Brandon forms district to pursue better broadband

BRANDON — Brandon has become the first town in Rutland County to form a communications district in an effort to improve its internet service.
Thanks to an initiative from the Department of Public Service, the Rutland Regional Planning Commission has been awarded a Broadband Innovation Grant to support the improvement of stronger, more reliable broadband internet service. The grant will be used to fund a feasibility study that will assess the most cost-effective way to bring better fiber optic internet service to the area.
Brandon is among 15 Rutland County towns that have been identified as being underserved by internet service. They include Benson, Castleton, Chittenden, Clarendon, Fair Haven, Hubbardton, Mendon, Pittsford, Poultney, Proctor, Rutland Town, Sudbury, West Haven, and West Rutland.
But, according to Brandon Economic Development Officer Bill Moore, in order to access the grant money and initiate the feasibility study the town had to create a Communication Union District (CUD). At the July 13 selectboard meeting, the board unanimously approved the creation of the Otter Creek Communication Union District. Now, Brandon needs one more town to join the district in order to make it official and access the grant funds. The towns of Pittsford, Sudbury and Goshen are each considering joining.
“We’re waiting for a dance partner,” Moore said in an interview late last month, “and we’re hoping that everybody decides to join because it makes sense to do this.”
As reported in the Independent, several towns in Addison County are also looking to form or join a separate CUD.
In a recent email to other towns in the Rutland region, Amanda O’Connor of the Rutland Regional Planning Commission applauded the town of Brandon for taking the first step toward better connectivity. 
“The Town of Brandon Select Board has already taken the initiative of voting to establish their participation in a CUD, which they have named the Otter Creek Communications Union District,” she wrote. “By having this vote now, they were able to bypass a town-wide vote on Town Meeting Day and brings the new Otter Creek Communications Union District one step closer to being in queue for future funding that’s becoming available from both federal and state funds, as well as non-profit granting starting this month.”
According to Rob Fish, Rural Broadband Technical Assistance Specialist with the 
Vermont Department of Public Service (DPS), the $750,000 Broadband Innovation Grant allots $30,000 to each district to perform a feasibility study, and another $30,000 to create a business plan based on the results of the study. All told, Fish said there are currently nine CUDs already established across Vermont. Several towns in Addison County, including Leicester and Salisbury, are part of another CUD.
“The business plan is designed to make the case to potential funders,” Fish said.
Those funders could include local banks, as well as the Vermont Economic Development Association, which has up to $12 million to loan, Fish said. There are also grants available that could help CUDs fund the broadband improvements.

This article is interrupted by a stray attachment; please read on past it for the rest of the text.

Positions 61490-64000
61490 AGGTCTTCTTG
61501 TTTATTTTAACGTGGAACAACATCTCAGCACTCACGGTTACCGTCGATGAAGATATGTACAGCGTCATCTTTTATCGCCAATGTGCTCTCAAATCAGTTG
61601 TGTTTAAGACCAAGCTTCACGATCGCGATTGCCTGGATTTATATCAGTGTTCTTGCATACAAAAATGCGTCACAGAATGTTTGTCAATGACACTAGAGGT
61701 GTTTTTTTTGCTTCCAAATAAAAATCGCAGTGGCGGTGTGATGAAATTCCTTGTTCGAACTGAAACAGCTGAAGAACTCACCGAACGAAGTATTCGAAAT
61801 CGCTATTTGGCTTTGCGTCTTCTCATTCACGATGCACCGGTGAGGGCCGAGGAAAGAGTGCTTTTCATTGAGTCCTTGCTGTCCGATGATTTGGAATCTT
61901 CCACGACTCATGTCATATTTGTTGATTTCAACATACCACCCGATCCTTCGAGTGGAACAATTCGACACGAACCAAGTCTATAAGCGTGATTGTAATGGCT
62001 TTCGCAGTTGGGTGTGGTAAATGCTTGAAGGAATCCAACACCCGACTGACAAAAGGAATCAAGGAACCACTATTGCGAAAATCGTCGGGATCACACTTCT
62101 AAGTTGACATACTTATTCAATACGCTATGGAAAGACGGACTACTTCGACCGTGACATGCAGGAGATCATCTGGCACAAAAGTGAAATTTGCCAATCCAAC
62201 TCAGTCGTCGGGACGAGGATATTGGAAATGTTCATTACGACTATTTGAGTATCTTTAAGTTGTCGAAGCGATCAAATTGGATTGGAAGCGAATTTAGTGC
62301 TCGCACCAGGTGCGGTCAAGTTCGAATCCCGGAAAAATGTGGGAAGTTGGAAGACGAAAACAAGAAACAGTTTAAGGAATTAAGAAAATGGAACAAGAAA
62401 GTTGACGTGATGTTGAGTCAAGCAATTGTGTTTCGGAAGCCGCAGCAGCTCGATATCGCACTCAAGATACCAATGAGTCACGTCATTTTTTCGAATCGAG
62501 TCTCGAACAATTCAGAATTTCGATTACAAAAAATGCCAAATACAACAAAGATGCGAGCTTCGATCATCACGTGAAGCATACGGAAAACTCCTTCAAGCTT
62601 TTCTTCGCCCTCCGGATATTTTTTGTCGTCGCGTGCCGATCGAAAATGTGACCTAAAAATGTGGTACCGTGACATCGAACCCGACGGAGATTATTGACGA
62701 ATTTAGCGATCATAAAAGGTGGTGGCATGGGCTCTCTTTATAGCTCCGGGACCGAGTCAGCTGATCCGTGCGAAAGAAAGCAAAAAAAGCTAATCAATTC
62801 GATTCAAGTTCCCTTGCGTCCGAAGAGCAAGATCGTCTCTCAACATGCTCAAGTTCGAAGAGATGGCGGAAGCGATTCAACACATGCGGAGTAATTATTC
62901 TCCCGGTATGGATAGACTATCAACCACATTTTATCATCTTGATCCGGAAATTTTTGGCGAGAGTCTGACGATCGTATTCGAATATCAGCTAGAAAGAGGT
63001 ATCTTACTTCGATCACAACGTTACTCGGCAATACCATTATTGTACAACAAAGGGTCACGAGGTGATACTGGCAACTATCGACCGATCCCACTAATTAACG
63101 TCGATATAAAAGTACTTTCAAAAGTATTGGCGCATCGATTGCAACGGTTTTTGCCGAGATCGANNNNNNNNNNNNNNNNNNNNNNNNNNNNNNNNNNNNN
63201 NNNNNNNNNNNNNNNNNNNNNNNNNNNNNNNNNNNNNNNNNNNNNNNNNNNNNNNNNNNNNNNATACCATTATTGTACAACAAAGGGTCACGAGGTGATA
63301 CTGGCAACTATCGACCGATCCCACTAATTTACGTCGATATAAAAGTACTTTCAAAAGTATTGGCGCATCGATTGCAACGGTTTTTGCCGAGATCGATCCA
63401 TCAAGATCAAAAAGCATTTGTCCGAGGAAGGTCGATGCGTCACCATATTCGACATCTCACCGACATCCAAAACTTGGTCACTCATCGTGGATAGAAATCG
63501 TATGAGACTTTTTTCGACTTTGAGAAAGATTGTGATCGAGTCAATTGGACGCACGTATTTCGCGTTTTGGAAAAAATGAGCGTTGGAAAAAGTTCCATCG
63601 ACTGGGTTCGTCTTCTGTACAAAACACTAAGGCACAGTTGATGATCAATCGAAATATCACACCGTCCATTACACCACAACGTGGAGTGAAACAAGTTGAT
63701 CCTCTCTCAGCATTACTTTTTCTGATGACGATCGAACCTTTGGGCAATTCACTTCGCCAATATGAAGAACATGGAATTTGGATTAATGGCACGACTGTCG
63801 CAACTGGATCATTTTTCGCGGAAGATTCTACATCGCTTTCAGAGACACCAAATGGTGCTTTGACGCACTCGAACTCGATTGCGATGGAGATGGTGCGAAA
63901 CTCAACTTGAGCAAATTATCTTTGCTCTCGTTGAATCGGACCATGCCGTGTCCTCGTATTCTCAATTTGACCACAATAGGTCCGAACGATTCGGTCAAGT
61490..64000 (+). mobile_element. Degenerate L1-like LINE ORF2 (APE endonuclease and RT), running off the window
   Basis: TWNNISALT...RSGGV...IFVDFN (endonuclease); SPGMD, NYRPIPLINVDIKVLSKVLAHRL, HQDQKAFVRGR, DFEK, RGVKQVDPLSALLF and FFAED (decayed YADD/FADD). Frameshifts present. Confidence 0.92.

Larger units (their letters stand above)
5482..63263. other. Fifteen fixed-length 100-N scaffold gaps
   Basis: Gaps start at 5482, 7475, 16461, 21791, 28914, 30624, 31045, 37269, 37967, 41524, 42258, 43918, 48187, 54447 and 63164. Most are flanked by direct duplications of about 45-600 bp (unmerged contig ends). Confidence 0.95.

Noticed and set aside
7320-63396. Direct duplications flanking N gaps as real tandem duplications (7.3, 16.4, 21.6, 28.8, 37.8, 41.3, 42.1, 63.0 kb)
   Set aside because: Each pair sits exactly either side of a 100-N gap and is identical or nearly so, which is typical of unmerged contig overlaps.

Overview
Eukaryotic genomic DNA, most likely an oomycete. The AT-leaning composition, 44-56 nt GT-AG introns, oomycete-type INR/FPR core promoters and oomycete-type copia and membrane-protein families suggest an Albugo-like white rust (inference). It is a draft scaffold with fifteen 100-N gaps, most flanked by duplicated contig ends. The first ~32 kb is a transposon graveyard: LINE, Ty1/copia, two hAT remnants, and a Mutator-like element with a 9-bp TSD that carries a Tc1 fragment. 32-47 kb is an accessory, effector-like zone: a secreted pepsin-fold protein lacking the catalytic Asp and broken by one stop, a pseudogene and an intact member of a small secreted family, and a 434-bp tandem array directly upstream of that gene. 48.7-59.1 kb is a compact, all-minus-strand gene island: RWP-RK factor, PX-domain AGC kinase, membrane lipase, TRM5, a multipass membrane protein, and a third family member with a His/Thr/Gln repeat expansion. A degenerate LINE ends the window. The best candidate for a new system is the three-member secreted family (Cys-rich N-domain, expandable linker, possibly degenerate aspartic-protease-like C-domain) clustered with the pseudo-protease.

Clay Purvis, Director of the DPS Telecommunication and Connectivity Division, added that additional funding could be available through the U.S. Department of Agriculture, the Vermont Community Foundation, and the Northern Border Commission, a new Federal-state partnership aimed at improving economic and community development within the most distressed counties of Maine, New Hampshire, Vermont, and New York.
Moore said while improving broadband service in underserved areas of Vermont has been a necessity for years, the COVID-19 pandemic upped the ante. With students learning remotely and more Vermonters working remotely, the need for reliable internet service is needed now more than ever, not to mention the economic development appeal.
“Broadband has been an ongoing discussion in Brandon for a while,” he said. “From an economic development standpoint, better access to robust broadband will spur economic development. It’s a better way to do business. COVID pushed that to be glaringly obvious. Telecommunication is something we have to do.”
Moore said the feasibility study should take 3-6 months, but he’s hoping it’s closer to three because additional federal pandemic relief funds must be used by Dec. 1.
“This will make Brandon a more attractive place to live and do business,” Moore said of the broadband expansion. “It’s a quality of life issue. Broadband has moved out of luxury to a utility, especially if you’re looking at kids doing some portion of their education remotely.”
As the frontrunner in Rutland County, Brandon must now see what the contiguous towns of Sudbury, Goshen and Pittsford will do.
“This is getting exciting,” he said. “We want to make sure we don’t miss the boat.” 

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